We awake to news that more towns in Ireland are under water due to storm flooding. And that perhaps the sea ice at the north pole might melt due to temperatures rising above zero. The first story is given a lot more prominence in Irish media than the second but strangely at the same time another story is being celebrated. The start of yet more greenhouse gases being pumped out of their safe place far below the sea off the Irish shore to be processed and then released into the atmosphere via the Corrib refinery.
News broke on the 19th June that a Belfast woman is to stand trial for helping her daughter procure an abortion. In response on 24th June a letter was handed in signed by 215 abortion activists admitting that they are guilty of breaking the law by either taking or helping someone procure the Early Medical Abortion (EMA) pill.
Alliance for Choice Belfast has organised this action in solidarity with the woman charged. A similar action occurred in 2013 when 100 people signed a letter admitting to doing the same thing this woman has done and not a single person who signed the letter was contacted by police.
In this society we are told that we have certain rights; the right to vote, the right to protest, the right to bodily autonomy (i.e. the right to decide what happens to our bodies). All of these rights can be taken away in a flash at the whim of those in power. But you cannot take away from a pregnant person that which they don’t have: bodily autonomy.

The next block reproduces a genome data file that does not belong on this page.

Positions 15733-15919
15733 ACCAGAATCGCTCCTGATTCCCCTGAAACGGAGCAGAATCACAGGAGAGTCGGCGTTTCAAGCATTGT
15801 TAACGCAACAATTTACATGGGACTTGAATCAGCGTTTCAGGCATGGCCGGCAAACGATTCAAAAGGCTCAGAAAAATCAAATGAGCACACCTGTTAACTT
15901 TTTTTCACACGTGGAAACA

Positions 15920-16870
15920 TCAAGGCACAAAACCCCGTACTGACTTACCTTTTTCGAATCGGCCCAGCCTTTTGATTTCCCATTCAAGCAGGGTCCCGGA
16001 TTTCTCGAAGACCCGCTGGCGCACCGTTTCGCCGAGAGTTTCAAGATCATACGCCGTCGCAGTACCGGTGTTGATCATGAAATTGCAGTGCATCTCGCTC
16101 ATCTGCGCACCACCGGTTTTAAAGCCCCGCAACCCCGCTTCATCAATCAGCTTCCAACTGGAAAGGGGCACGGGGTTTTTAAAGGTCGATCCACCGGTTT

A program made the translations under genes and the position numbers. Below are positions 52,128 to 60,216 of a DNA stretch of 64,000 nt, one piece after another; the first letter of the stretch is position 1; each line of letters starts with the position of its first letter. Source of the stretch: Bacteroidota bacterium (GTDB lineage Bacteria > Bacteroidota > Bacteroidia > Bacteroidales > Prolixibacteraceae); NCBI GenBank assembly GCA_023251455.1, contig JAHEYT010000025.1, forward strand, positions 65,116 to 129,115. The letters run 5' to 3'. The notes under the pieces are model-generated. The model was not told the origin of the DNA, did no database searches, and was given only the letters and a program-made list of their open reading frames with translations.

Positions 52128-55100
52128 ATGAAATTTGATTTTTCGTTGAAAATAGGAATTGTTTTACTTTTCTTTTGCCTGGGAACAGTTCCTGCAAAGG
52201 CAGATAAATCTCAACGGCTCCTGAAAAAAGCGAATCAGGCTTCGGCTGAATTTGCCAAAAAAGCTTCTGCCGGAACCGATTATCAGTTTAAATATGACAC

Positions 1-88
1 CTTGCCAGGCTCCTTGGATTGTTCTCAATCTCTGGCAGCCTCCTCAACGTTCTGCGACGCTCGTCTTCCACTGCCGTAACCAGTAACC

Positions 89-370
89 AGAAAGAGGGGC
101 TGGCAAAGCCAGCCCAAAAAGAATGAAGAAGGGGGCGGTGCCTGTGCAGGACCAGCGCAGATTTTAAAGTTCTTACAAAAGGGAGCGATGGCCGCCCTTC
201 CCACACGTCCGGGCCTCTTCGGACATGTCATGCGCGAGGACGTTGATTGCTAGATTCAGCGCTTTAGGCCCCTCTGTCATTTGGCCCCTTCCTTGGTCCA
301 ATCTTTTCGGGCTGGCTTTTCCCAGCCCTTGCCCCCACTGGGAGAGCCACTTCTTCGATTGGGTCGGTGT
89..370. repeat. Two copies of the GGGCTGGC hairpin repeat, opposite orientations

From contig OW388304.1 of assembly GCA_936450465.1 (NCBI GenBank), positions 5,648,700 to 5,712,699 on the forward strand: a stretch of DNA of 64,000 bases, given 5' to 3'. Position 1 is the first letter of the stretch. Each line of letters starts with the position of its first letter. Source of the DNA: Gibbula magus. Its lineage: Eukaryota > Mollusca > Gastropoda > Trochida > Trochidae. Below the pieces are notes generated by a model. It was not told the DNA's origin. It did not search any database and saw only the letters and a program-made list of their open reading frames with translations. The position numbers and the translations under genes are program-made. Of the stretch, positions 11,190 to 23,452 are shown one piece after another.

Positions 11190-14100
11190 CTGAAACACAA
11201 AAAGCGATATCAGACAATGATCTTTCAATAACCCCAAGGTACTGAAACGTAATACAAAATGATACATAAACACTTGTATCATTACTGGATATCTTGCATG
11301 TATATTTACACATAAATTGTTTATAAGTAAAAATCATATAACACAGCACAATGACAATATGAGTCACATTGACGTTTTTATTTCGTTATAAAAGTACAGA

Abortion is extremely restrictive on this island, with the southern state not acting on the prohibitive legislation that is in place – as was highlighted with Ms. Y in August 2014 – and the northern state only allowing abortion when the pregnancy endangers the mother’s life (read: not health).
Despite spending in the region of a million euro and getting the backing of the catholic church its now clear that the anti-choice extremists of Youth Defence & the Pro Life Campaign were resoundingly defeated when the Dail finally voted though legislation implementing the X-Case judgment of 21 years ago. This time last year they were confident that they already had enough Fine Gael TD's on board to block the required legislation but they reckoned against the wave of public anger that followed the death of Savita Halappanavar after she was denied a potentially life saving abortion in a Galway hospital.
12th June saw the publication of the The Protection of Life During Pregnancy Bill 2013 on which the Dail votes this evening. In this piece of legislation, it states,
"It shall be an offence to intentionally destroy unborn human life"
"A person who is guilty of an offence under this section shall be liable on indictment to a fine or imprisonment for a term not exceeding 14 years, or both."
Interview with Texan Anarchist, Jen Rogue
Q. How easy is to get an abortion in Texas?
Depends on what you mean by “easy.” To begin with, there is a very conservative culture that shames and silences women about sex and opts for abstinence-only sex education, which contributes to abortion being inaccessible. Texas is almost ten times the size of Ireland and has the nation’s largest rural population, which is yet another obstacle to access, given the limited options in health care. Additionally, with a price tag of $450 to $3,000 (depending on how advanced the pregnancy is), the cost alone makes access to abortion a huge challenge.